Last year, the American Academy of Allergy, Asthma, and Immunology (AAAAI) noted that 20-percent of Americans suffer from allergies, or the abnormal reaction of the body’s immune system to an allergen, ranging from mild (i.e., hives or itchy skin) to severe (i.e., death).
Given that a fifth of the American population suffers from one form of allergy or another, it’s important to know what the most common allergens are in the U.S…
Even though we’re most sensitive about nut exposure in schools and around our children, peanut allergies make up 3.3 million allergy cases in the U.S. Plus, reactions to peanut allergies are typically the most severe, resulting in the highest rates of anaphylactic shock compared to other types of allergies. So beware of seemingly nut-free foods and beauty products—moisturizer (which often uses peanut oil) and chili and stews (which often add peanut butter as a thickener).
Pollens are another common allergy trigger for North Americans. And pollen allergies can act up if you share an environment with trees, grass, and flowering plants. Pollen allergens are airborne so they’re particularly challenging from spring to autumn when plant life is blooming and pollen can be inhaled.
Shellfish allergy is one of the more common food allergies for adults—with more than 2-percent of American adults affected. Shellfish allergies also typically develop later in life, unlike many others. So not only do sufferers have to say no to shrimp, oysters, lobster, clams, mussels, and crab; they also have to beware of coming into contact with things like vitamins (i.e., Glucosamine), pet foods, and cross contamination from restaurants.
Sure you love Fido and Fluffy, but as soon as they crawl up on your lap, you’re left with a runny nose and watery eyes. Allergies to pet hair stem from the oil that animals secrete from their coats as well as from the protein in their hair.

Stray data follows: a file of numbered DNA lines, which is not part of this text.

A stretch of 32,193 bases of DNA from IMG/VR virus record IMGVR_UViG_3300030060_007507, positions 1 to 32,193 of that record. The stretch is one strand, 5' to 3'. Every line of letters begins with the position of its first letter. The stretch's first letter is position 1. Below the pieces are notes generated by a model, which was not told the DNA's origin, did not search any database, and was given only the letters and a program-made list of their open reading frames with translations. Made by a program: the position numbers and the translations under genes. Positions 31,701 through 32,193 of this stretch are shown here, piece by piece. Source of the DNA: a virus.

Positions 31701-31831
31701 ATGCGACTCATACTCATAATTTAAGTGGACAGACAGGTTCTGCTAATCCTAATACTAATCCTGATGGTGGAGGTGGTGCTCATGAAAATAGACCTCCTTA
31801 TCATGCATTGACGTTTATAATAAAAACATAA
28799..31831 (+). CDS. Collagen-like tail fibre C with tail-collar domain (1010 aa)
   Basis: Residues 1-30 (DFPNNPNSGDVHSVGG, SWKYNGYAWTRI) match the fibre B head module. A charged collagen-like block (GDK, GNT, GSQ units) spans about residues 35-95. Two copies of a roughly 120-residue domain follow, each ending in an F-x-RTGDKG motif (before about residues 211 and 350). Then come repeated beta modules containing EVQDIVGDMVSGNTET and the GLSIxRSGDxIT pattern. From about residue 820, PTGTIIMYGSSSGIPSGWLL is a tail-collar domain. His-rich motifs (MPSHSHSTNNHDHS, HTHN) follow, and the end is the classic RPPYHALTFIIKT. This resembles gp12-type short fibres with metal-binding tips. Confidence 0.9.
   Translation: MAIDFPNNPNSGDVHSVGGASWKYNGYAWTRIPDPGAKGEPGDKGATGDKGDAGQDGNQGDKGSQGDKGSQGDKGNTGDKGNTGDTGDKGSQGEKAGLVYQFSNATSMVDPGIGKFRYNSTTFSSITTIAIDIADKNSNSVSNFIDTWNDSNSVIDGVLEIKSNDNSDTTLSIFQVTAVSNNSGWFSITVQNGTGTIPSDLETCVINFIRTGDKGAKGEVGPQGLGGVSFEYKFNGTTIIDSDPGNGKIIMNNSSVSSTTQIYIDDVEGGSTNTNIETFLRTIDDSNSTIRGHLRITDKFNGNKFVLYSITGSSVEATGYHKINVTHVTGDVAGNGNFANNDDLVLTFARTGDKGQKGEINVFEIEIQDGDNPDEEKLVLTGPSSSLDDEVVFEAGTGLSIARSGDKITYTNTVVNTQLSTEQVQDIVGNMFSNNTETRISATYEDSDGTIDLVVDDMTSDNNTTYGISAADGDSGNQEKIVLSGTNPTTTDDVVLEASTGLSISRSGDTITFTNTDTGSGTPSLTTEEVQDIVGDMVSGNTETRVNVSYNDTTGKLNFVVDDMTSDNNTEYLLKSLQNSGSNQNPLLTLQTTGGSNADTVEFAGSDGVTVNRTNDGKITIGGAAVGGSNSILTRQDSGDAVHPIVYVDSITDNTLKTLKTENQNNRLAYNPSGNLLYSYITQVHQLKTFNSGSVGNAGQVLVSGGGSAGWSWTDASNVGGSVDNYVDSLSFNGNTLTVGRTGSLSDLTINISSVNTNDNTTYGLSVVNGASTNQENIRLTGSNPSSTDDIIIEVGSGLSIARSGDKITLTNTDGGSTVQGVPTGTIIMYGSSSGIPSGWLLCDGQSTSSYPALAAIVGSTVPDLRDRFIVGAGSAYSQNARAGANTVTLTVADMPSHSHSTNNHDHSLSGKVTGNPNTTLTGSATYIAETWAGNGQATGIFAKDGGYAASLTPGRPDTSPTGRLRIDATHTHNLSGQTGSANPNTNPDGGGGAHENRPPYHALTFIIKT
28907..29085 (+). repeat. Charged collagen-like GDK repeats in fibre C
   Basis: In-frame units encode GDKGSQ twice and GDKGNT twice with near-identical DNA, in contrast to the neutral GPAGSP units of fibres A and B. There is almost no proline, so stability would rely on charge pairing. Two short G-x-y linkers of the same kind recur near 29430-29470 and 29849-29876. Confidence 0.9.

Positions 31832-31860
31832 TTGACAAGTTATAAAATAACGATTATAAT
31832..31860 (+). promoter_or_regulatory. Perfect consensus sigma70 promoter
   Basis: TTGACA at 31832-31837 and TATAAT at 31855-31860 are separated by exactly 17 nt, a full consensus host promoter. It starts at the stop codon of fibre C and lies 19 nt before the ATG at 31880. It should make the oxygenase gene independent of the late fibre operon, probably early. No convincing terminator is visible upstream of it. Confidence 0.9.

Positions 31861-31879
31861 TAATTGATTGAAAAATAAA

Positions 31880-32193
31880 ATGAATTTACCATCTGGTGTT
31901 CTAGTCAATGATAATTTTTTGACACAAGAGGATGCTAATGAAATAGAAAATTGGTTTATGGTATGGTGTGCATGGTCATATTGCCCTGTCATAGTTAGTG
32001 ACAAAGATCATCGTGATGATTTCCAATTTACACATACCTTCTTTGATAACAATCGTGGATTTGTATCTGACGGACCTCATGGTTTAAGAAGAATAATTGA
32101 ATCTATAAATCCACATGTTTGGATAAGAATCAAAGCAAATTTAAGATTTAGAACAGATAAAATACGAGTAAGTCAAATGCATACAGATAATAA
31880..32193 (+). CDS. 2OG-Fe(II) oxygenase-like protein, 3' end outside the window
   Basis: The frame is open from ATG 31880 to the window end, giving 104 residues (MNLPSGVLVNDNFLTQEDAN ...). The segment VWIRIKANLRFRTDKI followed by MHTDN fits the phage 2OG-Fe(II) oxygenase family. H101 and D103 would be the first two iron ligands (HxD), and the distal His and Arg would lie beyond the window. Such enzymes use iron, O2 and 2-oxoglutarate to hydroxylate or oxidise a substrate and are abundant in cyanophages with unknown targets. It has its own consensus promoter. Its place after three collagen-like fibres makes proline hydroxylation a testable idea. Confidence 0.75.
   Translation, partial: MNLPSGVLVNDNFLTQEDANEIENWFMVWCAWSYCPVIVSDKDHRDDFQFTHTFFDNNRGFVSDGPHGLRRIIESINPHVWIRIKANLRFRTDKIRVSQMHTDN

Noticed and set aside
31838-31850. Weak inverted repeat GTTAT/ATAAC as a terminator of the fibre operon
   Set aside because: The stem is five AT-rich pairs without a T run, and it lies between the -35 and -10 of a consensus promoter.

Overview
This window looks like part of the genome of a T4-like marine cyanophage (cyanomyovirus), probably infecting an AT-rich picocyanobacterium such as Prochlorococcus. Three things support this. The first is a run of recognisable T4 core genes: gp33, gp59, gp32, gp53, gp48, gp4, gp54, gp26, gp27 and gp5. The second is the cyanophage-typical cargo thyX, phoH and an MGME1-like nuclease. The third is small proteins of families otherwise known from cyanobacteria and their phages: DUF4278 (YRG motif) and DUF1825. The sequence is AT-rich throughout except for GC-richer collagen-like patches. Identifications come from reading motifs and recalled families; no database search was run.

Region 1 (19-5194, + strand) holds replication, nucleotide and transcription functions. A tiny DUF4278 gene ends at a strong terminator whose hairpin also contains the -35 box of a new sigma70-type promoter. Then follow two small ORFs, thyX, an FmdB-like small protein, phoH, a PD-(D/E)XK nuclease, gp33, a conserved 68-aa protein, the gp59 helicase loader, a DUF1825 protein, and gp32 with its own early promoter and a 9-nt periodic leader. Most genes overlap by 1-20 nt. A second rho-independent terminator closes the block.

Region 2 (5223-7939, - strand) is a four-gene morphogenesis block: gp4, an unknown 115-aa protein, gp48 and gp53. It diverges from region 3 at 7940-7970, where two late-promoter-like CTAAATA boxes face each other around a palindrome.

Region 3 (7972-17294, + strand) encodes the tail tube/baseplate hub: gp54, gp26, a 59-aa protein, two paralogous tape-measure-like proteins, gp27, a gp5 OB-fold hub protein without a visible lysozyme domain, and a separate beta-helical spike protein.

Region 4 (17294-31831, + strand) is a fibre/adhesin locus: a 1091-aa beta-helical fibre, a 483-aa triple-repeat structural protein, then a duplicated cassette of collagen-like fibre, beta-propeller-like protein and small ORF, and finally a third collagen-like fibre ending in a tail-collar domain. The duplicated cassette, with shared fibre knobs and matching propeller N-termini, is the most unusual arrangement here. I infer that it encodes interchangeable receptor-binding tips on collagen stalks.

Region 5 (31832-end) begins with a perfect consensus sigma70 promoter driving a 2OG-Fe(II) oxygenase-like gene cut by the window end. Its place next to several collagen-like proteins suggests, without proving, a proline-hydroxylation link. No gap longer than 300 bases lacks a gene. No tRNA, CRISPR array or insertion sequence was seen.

Even though more kids are affected by egg allergies, they are still a concern for 20-percent who take the reaction with them into adulthood. Eggs are often hidden in the sneakiest of places as well—including in immunizations, medications, anesthetics, and baked goods.
Dust mites are stubborn allergens because they can’t be seen by the naked eye, and they live in dust, which is present in just about every home and workplace setting. And the allergen is kind of gross—dust mites feed on our bacteria, fungi and dead skin cells in dust balls, and we experience allergic reactions to their waste. Yuck!
Although soy is less of an allergen issue for adults than it is for children, soybeans are a common hidden ingredient in packaged foods, hair, baby formula, stuffed toys, and skin products, so it can be rather dangerous even though it may not be listed on the label.
An insect stings or bites as part of its defensive mechanism. However, when an insect bites, it leaves proteins in the skin that are also allergy triggers for some people. The allergy can manifest as mild swelling and itchiness, but it can also be life-threatening for some people.
Cow’s milk is the most common food allergy, 2-percent to 3-percent of children under the age of 3 are allergic to milk, but thankfully 80-percent of them will have outgrown the allergy by the time they are 16-years-old, says American College of Allergy, Asthma, & Immunology (ACAAI). A milk allergy differs from “lactose intolerance” (the body’s inability to digest milk sugars) in that it’s an immune response to milk proteins, including lactose-free products.
Wheat is a challenging food allergy because it’s found in so many things—including soy sauce, most beers, deli meats, moisturizing lotions, and even shampoos. A wheat allergy differs from Celiac disease (an autoimmune disorder), and oftentimes can cause anaphylaxis in combination with physical exertion.